Over the past several years, interest has grown in investing in companies that meet the guidelines for ESG, or environmental, social, and governance, but in practice it can be confusing and even controversial. The Onion provides a guide to socially responsible investing.
Q: How do I get started in socially responsible investing?
A: First, ask yourself if having a conscience is right for you.
Q: What kinds of things should I look for in an ESG?
A: Just hand your money to the first CEO who utters the word “sustainable.”
Q: What makes a company ethical?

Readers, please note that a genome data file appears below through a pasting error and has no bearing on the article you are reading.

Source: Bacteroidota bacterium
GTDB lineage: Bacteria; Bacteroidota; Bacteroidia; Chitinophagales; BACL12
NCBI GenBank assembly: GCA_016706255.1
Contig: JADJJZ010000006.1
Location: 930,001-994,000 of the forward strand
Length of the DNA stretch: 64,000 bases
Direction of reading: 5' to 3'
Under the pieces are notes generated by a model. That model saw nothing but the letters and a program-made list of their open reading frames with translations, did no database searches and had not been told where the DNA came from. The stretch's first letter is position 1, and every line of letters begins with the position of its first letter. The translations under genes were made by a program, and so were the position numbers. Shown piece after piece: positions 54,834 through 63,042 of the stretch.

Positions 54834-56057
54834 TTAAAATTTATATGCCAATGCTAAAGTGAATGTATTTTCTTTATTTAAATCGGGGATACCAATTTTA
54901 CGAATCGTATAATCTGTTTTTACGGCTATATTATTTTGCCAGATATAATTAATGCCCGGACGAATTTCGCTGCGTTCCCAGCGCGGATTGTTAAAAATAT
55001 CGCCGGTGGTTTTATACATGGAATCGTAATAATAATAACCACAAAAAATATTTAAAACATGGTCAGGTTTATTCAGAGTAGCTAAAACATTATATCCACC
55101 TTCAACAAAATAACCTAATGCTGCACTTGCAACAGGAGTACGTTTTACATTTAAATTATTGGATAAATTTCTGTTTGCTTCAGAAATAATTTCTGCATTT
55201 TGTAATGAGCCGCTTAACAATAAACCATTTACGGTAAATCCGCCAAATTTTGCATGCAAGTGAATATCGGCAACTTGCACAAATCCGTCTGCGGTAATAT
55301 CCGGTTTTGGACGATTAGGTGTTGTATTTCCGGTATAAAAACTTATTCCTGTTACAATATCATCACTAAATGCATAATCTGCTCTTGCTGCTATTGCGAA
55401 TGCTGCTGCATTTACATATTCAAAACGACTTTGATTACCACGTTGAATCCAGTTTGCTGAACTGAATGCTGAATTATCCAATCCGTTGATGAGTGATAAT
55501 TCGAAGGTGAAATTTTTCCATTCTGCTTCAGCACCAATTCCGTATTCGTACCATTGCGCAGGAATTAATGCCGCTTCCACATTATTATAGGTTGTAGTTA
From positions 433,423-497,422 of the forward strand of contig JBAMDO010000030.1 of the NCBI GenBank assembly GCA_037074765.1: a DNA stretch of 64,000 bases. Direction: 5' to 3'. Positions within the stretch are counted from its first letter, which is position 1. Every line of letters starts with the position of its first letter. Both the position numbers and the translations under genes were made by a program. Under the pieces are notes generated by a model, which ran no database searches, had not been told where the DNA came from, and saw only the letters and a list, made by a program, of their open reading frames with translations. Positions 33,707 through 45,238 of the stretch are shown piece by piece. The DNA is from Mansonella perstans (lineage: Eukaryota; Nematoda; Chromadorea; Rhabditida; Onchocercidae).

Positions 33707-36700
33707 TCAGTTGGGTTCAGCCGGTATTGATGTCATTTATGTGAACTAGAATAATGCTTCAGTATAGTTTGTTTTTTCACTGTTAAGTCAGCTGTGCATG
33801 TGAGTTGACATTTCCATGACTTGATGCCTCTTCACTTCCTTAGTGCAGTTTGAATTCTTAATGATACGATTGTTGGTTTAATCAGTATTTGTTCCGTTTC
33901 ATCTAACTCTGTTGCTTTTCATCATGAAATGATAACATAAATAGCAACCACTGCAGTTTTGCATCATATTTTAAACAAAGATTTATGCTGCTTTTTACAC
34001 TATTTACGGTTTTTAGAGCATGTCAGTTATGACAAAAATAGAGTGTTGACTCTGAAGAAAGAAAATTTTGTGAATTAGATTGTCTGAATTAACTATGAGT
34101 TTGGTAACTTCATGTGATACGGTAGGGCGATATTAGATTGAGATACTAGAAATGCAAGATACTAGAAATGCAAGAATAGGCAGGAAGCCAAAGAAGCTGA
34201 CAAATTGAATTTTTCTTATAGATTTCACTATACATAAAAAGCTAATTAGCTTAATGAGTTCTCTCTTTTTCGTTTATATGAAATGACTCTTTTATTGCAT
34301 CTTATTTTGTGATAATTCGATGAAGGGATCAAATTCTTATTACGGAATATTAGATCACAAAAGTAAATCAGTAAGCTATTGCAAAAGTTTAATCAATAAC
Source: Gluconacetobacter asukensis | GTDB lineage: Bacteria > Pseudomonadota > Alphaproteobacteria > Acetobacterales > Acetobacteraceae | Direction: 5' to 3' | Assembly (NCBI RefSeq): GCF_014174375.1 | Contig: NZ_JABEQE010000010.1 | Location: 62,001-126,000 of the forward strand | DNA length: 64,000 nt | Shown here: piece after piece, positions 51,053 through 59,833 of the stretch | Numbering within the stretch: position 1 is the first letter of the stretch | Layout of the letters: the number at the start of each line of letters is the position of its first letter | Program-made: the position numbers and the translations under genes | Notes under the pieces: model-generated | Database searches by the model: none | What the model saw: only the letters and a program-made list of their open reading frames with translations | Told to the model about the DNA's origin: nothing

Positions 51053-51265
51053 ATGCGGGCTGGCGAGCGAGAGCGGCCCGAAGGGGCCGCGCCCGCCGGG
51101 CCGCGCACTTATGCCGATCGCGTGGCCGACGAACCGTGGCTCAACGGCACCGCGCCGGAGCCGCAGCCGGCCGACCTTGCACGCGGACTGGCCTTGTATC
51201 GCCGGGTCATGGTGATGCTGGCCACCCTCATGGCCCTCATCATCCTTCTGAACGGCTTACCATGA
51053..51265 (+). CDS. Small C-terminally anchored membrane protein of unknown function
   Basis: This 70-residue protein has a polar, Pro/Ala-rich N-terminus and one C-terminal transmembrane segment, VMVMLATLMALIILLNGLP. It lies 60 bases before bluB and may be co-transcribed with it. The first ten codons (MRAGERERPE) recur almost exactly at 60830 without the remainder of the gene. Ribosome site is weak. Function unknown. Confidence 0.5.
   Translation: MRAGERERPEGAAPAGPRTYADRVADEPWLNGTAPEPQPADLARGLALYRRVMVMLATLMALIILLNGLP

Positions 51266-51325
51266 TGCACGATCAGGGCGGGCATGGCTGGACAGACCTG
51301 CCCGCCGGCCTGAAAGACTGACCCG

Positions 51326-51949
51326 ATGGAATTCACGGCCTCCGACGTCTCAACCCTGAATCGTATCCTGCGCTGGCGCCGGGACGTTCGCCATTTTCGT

A: They must have at least one tree, body of water, or endangered animal on their board
Q: How can I repress my suspicion that social responsibility is impossible in the capitalist system?
A: Hey look, your mutual fund is up 26 bucks!
Q: What should I be putting money into?
A: The northern red oak tree produces the greatest year-over-year return on investment.
Q: What’s the difference between ethical, sustainable, and responsible investing? /A: Subtle variations in how you justify owning a Tesla.
Q: What are the most ethical products to invest in?
A: While there are many options, research consistently shows that nothing beats the Onion Store’s mugs and t-shirts for ethical investment value.
Q: Can divesting from immoral industries bring about change?
A: Experts are mixed on this, especially if it affects their investments
Q: Will a shift to ethical investing stave off global warming and societal collapse?
A: Look, do you want to earn more money or not?